A History of the County of Cambridge and the Isle of Ely: Volume 10, Cheveley, Flendish, Staine and Staploe Hundreds (North-Eastern Cambridgeshire). Originally published by Victoria County History, London, 2002.
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CHARITIES FOR THE POOR.
By will proved 1592 Richard Derisley left the rent of a cottage at the west end of Kirtling Green to be divided among the poor of Kirtling and seven nearby parishes. (fn. 1) The cottage was still standing in 1671 (fn. 2) but had been pulled down by 1709. (fn. 3) There is no record of any other parish receiving part of the income. In 1633 £14 of the town stock of £40 was spent on another cottage. (fn. 4) The remainder was used in 1668 to buy 3½ a. of land. (fn. 5) The total income from the charities was c. £3 a year in the 1660s. (fn. 6) At inclosure in 1815 the land was exchanged for 2½ a., (fn. 7) which in the 1830s brought in almost £6 a year. It was distributed in cash in the 1830s (fn. 8) and in fuel in the 1860s. (fn. 9)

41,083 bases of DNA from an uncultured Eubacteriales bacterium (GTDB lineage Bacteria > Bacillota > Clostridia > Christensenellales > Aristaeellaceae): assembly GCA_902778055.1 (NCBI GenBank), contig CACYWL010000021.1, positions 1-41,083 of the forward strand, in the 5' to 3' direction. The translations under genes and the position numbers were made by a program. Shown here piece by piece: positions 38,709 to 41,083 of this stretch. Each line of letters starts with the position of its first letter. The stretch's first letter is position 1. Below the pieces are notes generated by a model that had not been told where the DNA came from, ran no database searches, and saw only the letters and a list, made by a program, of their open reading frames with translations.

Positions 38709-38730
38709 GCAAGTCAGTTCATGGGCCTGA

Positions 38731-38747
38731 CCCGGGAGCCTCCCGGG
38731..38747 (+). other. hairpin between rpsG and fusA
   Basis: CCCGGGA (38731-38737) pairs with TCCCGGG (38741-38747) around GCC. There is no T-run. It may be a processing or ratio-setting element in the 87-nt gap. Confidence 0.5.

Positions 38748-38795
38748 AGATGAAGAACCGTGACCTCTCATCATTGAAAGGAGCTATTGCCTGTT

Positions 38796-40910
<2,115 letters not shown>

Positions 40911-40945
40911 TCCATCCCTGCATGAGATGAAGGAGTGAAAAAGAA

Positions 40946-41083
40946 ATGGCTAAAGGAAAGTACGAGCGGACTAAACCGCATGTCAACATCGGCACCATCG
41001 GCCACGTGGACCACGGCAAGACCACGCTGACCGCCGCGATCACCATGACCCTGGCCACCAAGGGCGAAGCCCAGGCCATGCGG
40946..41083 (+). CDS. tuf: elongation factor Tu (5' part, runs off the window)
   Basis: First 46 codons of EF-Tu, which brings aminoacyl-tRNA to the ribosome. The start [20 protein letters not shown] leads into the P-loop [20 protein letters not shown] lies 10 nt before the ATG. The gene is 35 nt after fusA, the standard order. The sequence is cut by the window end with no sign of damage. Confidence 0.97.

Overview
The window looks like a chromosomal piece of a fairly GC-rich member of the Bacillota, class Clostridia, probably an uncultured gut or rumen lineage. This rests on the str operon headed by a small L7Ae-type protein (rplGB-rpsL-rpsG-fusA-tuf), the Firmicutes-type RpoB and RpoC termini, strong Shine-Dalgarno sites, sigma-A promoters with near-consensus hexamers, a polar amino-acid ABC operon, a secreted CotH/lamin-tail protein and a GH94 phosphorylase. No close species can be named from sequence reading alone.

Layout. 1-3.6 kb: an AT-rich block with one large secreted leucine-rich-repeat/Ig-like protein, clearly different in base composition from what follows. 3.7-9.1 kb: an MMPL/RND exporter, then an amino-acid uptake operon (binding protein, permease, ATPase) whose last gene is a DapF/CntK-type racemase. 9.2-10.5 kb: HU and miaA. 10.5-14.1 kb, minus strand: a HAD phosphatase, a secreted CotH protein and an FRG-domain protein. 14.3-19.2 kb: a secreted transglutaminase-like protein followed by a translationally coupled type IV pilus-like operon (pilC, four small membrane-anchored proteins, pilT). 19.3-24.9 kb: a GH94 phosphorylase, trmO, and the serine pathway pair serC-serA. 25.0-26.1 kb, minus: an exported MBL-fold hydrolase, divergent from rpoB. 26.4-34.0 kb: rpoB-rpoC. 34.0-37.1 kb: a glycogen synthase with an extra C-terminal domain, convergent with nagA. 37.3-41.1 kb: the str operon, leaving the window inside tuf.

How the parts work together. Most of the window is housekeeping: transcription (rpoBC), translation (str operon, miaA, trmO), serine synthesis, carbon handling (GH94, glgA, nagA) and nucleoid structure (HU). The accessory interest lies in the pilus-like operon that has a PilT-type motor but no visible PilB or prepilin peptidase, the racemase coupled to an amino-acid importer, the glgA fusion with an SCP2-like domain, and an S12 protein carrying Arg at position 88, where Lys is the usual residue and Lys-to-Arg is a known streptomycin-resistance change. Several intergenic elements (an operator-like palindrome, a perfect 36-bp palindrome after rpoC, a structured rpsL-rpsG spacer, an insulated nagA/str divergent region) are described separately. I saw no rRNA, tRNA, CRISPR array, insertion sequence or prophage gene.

Another charity of unknown origin provided 10s. a year rent by 1633. It was still paid in 1777 and probably in 1786 but had ceased by 1834. (fn. 10) It may have represented the charity of 6s. 8d. a year set up in 1538 when the bishop of Rochester leased the rectory to Edward North. (fn. 11)
John Crichton-Stuart, marquess of Bute, built a row of six single-storeyed red-brick almshouses north of Kirtling Tower in 1842 in memory of his wife Maria, (fn. 12) but they were not endowed. (fn. 13) Between c. 1871 and the mid 1880s part of the building was used as a Catholic school, (fn. 14) and afterwards housed retired farm labourers. (fn. 15) It later passed into the control of Newmarket rural district council, which refurbished it as three dwellings in 1972. (fn. 16)